The traditional Christmas Dinner contains sufficient calories to see the average Blue Whale through the winter, but it does not usually begin with any form of appetizer as most celebrants are already stuffed to the gills with candied fruit, chocolate covered nuts, mince pies, sausage rolls, buck’s fizz, cream sherry, glacé cherries and eggnog by the time they sit to eat. It is entirely normal for over-imbibed members of the family to have to be woken in order to be brought to the table, whereupon they immediately fall asleep in the chestnut stuffing and dribble gently into the gravy.

At this early stage, instead of eating, the Christmas crackers are usually pulled. The ‘crack’ associated with these sparkly seasonal tubes will inevitably make the babies scream and the elderly momentarily lose control of their bladders. Disagreements over the ‘prizes’ in the crackers, and whose flew where, may persist well into the New Year. The wise host will have a carrier bag full of crap with which to pacify the dissatisfied. The contents of the cracker usually consists of a paper crown which splits into two as soon as you attempt to put it on your head; a plastic novelty that flies across the room, ricochets from head and ornament before settling somewhere unseen, where it remains lost until a week later when it is sucked up with 3cwt of pine-needles and a half-eaten coffee-cream which jams the Hoover, having smeared itself over a six foot strip of mushroom shagpile. Finally, there is a joke, written, I believe, by a robot in Taiwan, which proves beyond doubt that there will never be an AI comedian. Never-the-less, it is not considered good manners to begin the meal until everybody has had the opportunity to read out their joke – even if a packing malfunction at the factory has resulted in everybody having the same one.

The traditional ‘bird’ of Christmas Dinner is, I think the goose, but this has now been firmly superseded by the turkey, due largely to its greater post-Christmas adaptability in sandwich, curry and rissole. Henry the Eighth, it is said, was the first person to eat Christmas turkey in the UK and, looking at some of the sandwiches in the shops around this time of the year, the same bird is still doing the rounds. It is traditional to concur, when taking one’s first mouthful, that it is a bit dry and ask for more gravy. As a non-meat eater, I will traditionally be asked at this point if I would like some ham.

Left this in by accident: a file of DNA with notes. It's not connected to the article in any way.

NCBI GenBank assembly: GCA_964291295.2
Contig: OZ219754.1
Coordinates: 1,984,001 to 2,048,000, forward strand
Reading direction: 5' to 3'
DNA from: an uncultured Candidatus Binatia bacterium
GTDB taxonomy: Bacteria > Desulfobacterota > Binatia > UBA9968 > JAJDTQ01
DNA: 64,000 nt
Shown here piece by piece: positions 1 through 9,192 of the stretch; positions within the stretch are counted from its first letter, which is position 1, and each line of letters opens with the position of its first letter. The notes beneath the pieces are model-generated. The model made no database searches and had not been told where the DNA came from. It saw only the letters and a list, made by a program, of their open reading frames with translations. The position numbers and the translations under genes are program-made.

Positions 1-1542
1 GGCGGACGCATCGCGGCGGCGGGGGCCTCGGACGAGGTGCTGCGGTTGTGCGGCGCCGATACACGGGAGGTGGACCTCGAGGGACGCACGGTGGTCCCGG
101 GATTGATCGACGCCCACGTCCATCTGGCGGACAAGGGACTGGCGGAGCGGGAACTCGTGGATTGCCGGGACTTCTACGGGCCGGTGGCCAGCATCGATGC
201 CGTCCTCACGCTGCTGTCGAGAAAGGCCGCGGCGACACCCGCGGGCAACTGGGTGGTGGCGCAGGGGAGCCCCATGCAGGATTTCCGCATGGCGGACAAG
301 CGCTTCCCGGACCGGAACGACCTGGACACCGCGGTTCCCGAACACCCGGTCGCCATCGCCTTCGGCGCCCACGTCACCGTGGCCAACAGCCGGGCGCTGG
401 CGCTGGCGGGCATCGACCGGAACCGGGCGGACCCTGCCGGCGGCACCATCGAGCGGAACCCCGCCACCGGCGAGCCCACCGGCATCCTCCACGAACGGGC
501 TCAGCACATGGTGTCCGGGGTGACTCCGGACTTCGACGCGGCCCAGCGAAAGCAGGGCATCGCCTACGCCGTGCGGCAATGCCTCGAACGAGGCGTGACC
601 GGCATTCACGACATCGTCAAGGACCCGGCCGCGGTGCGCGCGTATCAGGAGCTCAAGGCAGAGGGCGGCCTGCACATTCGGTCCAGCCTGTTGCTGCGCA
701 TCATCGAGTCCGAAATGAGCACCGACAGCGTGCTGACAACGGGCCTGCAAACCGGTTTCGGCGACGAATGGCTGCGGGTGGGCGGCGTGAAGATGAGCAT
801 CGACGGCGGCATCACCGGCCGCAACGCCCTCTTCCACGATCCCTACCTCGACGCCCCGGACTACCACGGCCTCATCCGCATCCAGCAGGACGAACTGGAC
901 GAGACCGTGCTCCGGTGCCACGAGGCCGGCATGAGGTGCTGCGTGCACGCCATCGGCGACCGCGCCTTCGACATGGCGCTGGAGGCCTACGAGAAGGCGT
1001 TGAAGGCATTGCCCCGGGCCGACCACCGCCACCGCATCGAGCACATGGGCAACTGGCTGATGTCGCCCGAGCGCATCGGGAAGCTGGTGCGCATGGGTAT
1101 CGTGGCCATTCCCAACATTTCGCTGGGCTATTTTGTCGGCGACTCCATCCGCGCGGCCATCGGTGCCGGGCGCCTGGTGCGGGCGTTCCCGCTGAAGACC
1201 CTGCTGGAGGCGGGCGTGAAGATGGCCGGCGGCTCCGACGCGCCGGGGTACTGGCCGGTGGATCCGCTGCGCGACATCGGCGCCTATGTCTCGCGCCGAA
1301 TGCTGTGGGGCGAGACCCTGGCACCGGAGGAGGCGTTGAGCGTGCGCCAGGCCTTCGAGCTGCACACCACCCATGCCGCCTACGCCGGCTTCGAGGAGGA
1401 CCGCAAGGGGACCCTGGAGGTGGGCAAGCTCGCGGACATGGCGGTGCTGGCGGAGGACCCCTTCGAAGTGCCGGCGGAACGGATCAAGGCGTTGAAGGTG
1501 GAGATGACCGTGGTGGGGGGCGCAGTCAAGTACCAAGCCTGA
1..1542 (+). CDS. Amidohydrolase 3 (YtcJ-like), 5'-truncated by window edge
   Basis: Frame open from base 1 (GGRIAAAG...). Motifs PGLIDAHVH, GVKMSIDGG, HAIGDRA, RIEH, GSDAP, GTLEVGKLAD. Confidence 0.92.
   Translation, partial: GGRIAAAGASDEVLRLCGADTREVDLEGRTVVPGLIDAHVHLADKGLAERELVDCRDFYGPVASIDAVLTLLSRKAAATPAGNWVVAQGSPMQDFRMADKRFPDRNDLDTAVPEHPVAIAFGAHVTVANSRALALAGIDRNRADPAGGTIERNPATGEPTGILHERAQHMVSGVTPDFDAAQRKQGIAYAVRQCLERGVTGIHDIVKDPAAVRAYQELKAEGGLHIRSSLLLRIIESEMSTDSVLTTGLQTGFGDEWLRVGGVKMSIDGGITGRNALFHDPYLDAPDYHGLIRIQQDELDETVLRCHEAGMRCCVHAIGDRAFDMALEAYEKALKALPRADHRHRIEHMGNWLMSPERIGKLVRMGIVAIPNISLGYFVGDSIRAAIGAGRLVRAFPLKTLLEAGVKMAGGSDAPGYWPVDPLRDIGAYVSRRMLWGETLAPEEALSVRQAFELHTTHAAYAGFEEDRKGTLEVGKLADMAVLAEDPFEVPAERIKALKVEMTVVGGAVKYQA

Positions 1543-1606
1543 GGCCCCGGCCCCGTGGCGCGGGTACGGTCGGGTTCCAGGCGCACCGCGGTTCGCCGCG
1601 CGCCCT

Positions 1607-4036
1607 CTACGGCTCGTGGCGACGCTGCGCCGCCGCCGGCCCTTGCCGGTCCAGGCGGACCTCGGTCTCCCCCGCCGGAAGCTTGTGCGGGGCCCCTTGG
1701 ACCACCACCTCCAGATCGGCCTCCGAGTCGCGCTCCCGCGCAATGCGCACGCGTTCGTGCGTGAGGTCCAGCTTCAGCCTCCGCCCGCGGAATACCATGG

Christmas Dinner is, in effect, a standard Sunday Roast with knobs on, separated from ‘the normal’ by volume and accoutrement:
• Brussel Sprouts are, for many people, a once-a-year veg. Traditionally boiled for approximately three weeks before the day and hidden under the table during the meal.
• Bread Sauce – follows the English tradition of taking something relatively bland and stodgy and transforming it into something even blander and stodgier.
• Pigs in Blankets – pork sausage wrapped in bacon (so, more correctly Pigs in Pig, I would argue) presents the UK diner with the unique opportunity to accompany a meal with the sensation of inadvertently driving a cocktail stick through the hard palate and into the nasal cavity.
• Cranberry Sauce – this is most un-British, like having gravy on your pudding. Tolerated only on this one day of the year. For the rest of the year such gastronomic eccentricities are left to the French.
• Wine, both red and white may be served. Grandma, robbed of her mug of tea, will reluctantly agree to have a glass of port and lemonade (‘More lemonade than port, please. Well, perhaps just a splash more port…’), before falling to sleep and coughing her false teeth into the mash.

After the meal has been eaten, the plates have been cleared and the worst of it mopped off grandad’s shirt, comes the Christmas Pudding: the densest duff since Cnut. The glistening globe is placed, steaming, in the centre of the table before being doused in brandy and set alight, to shrieks of admiration from everyone around the table, except for grandma who has woken to find her hairpiece is on fire. The brandy soaked pudding is usually served with brandy butter, brandy sauce and brandy – or perhaps that’s just our house. In the past, the pudding would contain a silver sixpence, which the lucky finder would use to get their teeth fixed.

Only the hardiest of souls, and those desperate to avoid the washing up, will attempt to tackle the cheese and biscuits after all of this. Those wishing to have a cigar will be sent to the bottom of the garden as the smell makes Auntie Vera nauseous. Unfortunately, the bottom of the garden contains a compost heap that makes the smokers nauseous.

When the traditional moaning about who always gets landed with the washing up has subsided everyone settles down for an afternoon doze.

The first to wake opens the window and lets it out.